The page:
N.C. Officials Encourage Obama to Participate in Debate
Posted April 15, 2008 6:22 p.m. EDT
Updated April 16, 2008 1:03 p.m. EDT
RALEIGH, N.C. — North Carolina's governor and two legislative leaders have written letters to Democratic presidential candidate Barack Obama, encouraging him to debate Hillary Rodham Clinton later this month in North Carolina.
Gov. Mike Easley said in a letter dated Tuesday that Obama's participation in an April 27 debate will tell voters in North Carolina that their vote will count and their voice is being heard.
"Your commitment to participate in this event will give North Carolinians their best opportunity to hear you and Sen. Hillary Clinton discuss important issues, from education, our economy and our nation's role in the world, that face our nation today," Easley wrote.
Easley is a Democratic superdelegate who has not committed to either candidate.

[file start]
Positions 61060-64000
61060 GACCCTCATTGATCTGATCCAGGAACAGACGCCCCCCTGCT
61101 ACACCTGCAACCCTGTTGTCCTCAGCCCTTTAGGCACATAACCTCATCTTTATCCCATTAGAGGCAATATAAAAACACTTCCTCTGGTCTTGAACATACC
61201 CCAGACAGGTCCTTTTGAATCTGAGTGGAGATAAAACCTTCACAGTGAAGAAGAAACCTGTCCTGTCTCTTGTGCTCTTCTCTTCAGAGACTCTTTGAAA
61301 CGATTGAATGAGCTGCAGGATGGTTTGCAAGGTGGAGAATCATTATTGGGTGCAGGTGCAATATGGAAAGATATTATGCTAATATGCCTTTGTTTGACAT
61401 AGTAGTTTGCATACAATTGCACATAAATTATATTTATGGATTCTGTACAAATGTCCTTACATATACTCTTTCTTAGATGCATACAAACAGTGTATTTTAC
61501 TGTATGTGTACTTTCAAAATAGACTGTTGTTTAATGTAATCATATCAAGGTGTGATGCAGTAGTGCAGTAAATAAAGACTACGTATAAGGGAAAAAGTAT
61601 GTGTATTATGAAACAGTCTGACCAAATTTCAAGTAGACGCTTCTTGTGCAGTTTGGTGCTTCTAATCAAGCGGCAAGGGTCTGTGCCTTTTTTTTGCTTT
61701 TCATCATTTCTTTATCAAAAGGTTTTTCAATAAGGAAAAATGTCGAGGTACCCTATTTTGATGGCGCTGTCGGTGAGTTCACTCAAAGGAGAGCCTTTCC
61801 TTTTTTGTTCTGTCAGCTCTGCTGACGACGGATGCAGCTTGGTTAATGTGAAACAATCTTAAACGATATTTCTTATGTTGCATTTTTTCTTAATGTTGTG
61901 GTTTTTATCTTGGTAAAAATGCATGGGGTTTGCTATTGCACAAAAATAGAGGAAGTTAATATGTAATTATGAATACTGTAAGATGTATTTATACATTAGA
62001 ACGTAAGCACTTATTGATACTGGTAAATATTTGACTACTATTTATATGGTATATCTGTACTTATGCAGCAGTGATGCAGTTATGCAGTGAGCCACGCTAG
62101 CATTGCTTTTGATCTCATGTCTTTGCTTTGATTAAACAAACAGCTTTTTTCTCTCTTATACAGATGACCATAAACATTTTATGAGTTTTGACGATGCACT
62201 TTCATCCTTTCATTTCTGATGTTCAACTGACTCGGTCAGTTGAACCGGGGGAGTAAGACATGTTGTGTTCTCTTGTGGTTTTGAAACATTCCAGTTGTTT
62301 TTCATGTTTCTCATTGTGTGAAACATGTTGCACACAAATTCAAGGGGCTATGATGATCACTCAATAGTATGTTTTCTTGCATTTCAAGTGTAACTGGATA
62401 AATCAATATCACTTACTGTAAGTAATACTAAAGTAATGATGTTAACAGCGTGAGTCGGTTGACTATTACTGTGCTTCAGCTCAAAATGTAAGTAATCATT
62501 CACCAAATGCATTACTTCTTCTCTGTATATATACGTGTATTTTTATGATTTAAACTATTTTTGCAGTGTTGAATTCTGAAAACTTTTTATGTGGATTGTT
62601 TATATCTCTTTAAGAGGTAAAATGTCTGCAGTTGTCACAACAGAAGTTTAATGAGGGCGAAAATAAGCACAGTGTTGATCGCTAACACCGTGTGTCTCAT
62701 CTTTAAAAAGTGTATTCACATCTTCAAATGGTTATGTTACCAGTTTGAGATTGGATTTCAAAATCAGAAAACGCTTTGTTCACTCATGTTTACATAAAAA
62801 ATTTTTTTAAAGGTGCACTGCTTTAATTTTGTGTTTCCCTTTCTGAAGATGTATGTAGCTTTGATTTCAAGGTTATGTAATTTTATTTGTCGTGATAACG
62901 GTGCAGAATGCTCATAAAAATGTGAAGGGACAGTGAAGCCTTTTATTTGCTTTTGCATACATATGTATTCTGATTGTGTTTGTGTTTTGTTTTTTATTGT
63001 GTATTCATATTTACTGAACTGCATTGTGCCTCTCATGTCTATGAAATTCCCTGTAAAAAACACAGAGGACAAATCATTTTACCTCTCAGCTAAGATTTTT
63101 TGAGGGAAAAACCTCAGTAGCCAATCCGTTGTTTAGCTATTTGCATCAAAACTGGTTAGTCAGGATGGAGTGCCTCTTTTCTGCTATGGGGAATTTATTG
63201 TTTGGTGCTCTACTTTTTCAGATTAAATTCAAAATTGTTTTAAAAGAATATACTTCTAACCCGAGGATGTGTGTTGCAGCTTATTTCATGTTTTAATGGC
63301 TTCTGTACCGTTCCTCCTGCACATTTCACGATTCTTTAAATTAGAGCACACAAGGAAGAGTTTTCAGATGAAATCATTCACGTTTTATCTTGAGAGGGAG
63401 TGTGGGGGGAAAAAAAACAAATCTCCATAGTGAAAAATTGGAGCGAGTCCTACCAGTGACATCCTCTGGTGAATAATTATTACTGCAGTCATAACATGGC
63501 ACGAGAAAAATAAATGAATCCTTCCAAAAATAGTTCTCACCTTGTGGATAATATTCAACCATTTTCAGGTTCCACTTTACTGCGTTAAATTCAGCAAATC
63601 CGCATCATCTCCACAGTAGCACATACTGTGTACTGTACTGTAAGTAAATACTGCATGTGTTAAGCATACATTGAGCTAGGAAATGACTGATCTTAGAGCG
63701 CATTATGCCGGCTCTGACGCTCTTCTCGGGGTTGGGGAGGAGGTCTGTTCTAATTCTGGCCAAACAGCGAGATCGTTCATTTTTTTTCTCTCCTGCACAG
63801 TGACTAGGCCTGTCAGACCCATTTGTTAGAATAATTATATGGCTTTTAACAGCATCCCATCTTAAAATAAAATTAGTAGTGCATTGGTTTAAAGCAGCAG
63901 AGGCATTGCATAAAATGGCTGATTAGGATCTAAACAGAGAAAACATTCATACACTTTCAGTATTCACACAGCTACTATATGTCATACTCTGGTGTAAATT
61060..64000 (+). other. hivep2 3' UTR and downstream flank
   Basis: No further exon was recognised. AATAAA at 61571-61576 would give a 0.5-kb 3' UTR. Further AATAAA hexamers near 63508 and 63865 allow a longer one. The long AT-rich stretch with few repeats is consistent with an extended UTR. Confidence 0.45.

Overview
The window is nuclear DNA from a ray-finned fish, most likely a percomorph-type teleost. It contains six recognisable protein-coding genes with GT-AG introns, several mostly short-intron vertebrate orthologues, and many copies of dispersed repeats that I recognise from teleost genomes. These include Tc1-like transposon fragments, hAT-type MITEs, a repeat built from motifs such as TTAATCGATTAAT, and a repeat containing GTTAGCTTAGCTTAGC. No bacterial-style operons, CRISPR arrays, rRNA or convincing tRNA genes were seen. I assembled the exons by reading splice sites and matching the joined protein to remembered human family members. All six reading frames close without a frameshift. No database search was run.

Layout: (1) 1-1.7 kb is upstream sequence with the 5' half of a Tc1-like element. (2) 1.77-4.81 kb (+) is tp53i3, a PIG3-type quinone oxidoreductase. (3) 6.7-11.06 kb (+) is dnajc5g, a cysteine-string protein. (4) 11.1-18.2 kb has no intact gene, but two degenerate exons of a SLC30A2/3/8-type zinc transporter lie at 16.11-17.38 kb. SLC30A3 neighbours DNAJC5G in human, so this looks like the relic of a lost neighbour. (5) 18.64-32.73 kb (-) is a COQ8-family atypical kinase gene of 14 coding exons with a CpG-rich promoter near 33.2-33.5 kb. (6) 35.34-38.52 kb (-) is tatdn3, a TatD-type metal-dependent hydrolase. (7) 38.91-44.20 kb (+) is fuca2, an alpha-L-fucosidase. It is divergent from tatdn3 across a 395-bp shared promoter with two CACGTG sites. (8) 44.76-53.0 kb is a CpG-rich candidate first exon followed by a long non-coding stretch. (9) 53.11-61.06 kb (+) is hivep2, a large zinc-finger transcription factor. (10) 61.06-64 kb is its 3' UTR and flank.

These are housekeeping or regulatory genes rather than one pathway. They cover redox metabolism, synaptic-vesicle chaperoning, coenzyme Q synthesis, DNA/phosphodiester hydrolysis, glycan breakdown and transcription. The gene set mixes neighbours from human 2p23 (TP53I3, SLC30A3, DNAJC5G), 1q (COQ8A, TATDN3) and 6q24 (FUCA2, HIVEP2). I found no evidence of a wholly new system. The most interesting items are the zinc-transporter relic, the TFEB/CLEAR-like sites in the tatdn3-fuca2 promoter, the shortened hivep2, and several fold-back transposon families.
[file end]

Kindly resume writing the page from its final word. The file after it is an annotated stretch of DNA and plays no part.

In a letter dated Wednesday, Senate President Pro Tempore Marc Basnight and House Speaker Joe Hackney said a debate would show North Carolina residents that their votes matter.
"Your participation underscores your message of change and hope, in which people who have been previously disenfranchised from the political process can now come to the table and break bread," Basnight and Hackney wrote.
Obama previously proposed to debate before the Pennsylvania primary April 22. But the North Carolina Democratic Party scheduled a 90-minute debate for April 27 in Raleigh, and Clinton has accepted that date. The debate would be the first moderated by CBS News anchor Katie Couric.
“Senator Obama has debated Senator Clinton more than 20 times already and is looking forward to debating her again (Wednesday) night," Obama spokesman Dan Leistikow said in a statement. "Our campaign also agreed to a date for a North Carolina debate, while Senator Clinton agreed to a different date. We’re still determining whether the new date will work for our schedule. In the meantime, however, Senator Obama is looking forward to speaking with North Carolina voters and answering their questions when he returns to the state on Thursday."
North Carolina's primary will divide 115 delegates among the candidates.